Thursday, November 6, 2008
Plenty of Puglia
The November meet of the Wine Media Guild was of particular interest to me. It was a tasting of wines from Puglia—the southern Italian region I visited for the first time this past September. Charles Scicolone put together the satisfyingly wide array of wines, which included three from Piero Antinori's Puglia venture, Tormaresca, which I toured during my visit. (I was happy to see the Bocca di Lupo Aglianico tasting as good as I remember it. In September Charles, on a New York Times Eric Asimov tasting panel of Aglianico, helped place this wine in the number two spot.)
This being Puglia, the selection was dominated by Primitivo and Negroamaro. There were a couple of roses and a couple of whites, of which a Gravino Bianco 2007 from Botromagno proved a widespread favorite. The pleasurable, pear-noted, nicely acidic blend of Greco and Malvasia was liked by almost everyone in the room, old and new members alike. At $11, this balanced wine is a bargain.
There were a few interesting oddities. A wine from Vignamaggio called "Suahili" was what Charles called the first Syrah he had tasted from the region. (Tormaresca has started to plant this grape.) It was smooth and light, a commercially driven version of the grape. I don't know whether you can expect much more for $13. One of the most expensive wines in the line-up—a Tenute Rubino "Torre Testa" 2003—was made from the obscure Susumaniello varietal. You'll only find this ancient grape in Puglia. It was light with a bouncy cherry flavor. Easy to like. But $54?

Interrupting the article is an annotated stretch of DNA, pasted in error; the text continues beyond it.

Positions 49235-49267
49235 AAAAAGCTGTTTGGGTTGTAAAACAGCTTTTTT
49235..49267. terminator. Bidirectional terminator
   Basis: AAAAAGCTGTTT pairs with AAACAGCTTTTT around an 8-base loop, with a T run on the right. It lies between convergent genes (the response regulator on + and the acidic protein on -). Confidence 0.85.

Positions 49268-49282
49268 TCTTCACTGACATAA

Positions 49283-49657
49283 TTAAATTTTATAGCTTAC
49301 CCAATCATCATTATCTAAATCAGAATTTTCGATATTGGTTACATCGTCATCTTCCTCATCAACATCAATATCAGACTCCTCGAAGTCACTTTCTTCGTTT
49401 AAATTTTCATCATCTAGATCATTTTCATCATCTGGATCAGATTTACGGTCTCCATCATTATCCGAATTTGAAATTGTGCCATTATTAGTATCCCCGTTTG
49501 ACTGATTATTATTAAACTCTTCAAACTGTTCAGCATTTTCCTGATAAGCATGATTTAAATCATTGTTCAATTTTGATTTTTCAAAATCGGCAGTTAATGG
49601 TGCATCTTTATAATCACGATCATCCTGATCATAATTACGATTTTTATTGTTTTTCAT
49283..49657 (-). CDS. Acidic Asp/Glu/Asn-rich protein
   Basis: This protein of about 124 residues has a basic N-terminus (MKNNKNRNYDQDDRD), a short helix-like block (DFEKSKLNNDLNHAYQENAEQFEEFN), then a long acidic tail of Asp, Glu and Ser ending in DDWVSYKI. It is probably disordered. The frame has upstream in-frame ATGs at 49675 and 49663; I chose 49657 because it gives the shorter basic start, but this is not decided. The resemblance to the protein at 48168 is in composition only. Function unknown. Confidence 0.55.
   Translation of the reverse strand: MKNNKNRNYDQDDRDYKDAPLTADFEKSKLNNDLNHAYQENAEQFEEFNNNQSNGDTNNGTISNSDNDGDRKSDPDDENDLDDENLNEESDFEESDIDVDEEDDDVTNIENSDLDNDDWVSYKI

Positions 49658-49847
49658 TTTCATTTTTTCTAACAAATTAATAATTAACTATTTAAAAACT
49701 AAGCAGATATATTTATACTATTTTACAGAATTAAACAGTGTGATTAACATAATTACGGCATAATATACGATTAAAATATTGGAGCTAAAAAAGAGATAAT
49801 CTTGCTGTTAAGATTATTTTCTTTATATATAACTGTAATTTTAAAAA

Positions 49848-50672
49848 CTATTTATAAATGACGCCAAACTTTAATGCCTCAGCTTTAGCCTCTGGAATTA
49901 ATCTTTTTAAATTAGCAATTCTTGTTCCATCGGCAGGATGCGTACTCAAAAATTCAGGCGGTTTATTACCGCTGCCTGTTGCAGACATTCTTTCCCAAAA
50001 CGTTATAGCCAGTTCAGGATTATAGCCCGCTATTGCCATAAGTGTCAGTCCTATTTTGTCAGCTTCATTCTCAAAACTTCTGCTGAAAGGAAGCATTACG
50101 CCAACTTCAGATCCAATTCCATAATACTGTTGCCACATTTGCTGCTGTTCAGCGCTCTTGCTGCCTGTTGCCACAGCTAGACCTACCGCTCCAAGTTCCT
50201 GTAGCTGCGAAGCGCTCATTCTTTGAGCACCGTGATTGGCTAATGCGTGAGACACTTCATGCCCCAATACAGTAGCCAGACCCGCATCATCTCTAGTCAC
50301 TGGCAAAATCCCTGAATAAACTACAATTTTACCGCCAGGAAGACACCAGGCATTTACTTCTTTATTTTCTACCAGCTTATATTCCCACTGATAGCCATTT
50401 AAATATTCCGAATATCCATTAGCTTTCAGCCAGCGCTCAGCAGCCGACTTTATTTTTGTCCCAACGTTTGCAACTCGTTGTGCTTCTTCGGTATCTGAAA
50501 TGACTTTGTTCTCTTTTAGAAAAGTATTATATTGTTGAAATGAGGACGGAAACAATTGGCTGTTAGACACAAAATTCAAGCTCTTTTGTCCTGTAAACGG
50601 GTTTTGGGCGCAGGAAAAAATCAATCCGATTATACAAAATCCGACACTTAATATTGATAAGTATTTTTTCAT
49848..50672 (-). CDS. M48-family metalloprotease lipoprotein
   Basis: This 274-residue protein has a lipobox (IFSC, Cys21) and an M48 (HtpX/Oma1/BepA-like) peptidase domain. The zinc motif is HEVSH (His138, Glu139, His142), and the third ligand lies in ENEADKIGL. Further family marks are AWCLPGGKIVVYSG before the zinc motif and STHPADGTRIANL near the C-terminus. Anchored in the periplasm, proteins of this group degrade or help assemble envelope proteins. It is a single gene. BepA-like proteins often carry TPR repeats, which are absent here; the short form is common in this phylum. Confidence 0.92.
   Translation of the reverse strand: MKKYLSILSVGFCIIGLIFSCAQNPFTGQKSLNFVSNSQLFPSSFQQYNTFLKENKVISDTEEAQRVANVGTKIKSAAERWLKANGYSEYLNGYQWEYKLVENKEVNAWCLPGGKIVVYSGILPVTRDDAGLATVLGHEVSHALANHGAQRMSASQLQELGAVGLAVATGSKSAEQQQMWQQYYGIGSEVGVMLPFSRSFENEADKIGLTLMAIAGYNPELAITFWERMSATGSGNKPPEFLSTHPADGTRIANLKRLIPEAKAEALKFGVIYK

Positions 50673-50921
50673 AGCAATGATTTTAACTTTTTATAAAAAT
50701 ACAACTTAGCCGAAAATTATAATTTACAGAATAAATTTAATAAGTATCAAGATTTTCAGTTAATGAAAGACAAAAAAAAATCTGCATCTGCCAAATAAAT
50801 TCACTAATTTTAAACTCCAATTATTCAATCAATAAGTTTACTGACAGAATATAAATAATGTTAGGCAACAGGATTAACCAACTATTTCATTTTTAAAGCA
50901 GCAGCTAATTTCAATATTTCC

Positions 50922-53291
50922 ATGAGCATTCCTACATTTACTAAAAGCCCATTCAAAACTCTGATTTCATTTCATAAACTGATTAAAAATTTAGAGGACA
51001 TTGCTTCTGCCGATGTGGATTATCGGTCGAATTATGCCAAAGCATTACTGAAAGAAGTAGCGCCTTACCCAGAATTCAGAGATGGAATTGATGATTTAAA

The Primitivos were all over the map, from light-bodied and breezy to big and extracted, as I guess must be expected from an emerging wine region that's trying to find itself. None completely floored me, but neither were many of rank quality. Of the Negroamaros, two stood out. Vallone's "Gratticiaia" 2003 was lovely with a cherry candy taste and a beautiful color. A couple other members agreed with me, calling it their favorite. It may deserve its $70 price tag. May.
The wine of the afternoon, however, came from Charles' own cellar: A 1999 Patriglione from Taurino. It illustrated how beautifully Negroamaro can age. A gorgeous magenta color, it was soft, with a velvety texture, mellow fruit and remarkable depth. I only got two small tastes of it, but it was a prize.
Another treat came with dessert—a sweet wine made from the Aleatico grape. Drinking it was like eating chocolate-covered roses covered with honey. I mean that in a good way. It was perfumey and not cloying, and matched perfectly with the poached pear (which may have had some of the wine in the sauce.) The Candido wine is not imported. It was the gift of a representative from Candido, who was present. (That name was Italian, and long, and I didn't get it.)
While be ate, member Terry Robards regaled everyone with a story that seemed to dispel the old myth that America's Zinfindel grape derives from Primitivo grapes from Puglia. This is balderdash, said Terry, since it's been discovered that Zinfandel was grown in the U.S. before Primitivo arrived in Italy. Phylloxera wiped out Puglia's vineyards in the late 19th century, and what we consider Puglia's "native" grapes weren't introduced there until recently. So the journey of Zinfandel/Primitivo was the other way around—from the U.S. to Italy. At least, that's how I understood it. But then there's also the matter of the closely related Plavac Mali from Croatia. The more I listened, the more confused I was. Take a look of Wikipedia's take on the matter, not that it clears anything up.